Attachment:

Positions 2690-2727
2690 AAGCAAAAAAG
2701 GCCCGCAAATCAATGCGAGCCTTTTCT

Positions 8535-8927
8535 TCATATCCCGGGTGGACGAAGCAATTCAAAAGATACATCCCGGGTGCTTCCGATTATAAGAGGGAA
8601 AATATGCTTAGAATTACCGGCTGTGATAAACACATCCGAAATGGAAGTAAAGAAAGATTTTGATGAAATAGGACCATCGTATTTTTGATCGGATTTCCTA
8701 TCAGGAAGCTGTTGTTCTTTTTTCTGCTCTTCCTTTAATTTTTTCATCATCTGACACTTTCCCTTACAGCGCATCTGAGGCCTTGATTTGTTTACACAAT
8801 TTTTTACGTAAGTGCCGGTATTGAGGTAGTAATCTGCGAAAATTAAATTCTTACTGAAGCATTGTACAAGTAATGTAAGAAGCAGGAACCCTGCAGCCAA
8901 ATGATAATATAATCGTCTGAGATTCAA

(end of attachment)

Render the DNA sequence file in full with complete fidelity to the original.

Positions 2690-2727
2690 AAGCAAAAAAG
2701 GCCCGCAAATCAATGCGAGCCTTTTCT

Positions 8535-8927
8535 TCATATCCCGGGTGGACGAAGCAATTCAAAAGATACATCCCGGGTGCTTCCGATTATAAGAGGGAA
8601 AATATGCTTAGAATTACCGGCTGTGATAAACACATCCGAAATGGAAGTAAAGAAAGATTTTGATGAAATAGGACCATCGTATTTTTGATCGGATTTCCTA
8701 TCAGGAAGCTGTTGTTCTTTTTTCTGCTCTTCCTTTAATTTTTTCATCATCTGACACTTTCCCTTACAGCGCATCTGAGGCCTTGATTTGTTTACACAAT
8801 TTTTTACGTAAGTGCCGGTATTGAGGTAGTAATCTGCGAAAATTAAATTCTTACTGAAGCATTGTACAAGTAATGTAAGAAGCAGGAACCCTGCAGCCAA
8901 ATGATAATATAATCGTCTGAGATTCAA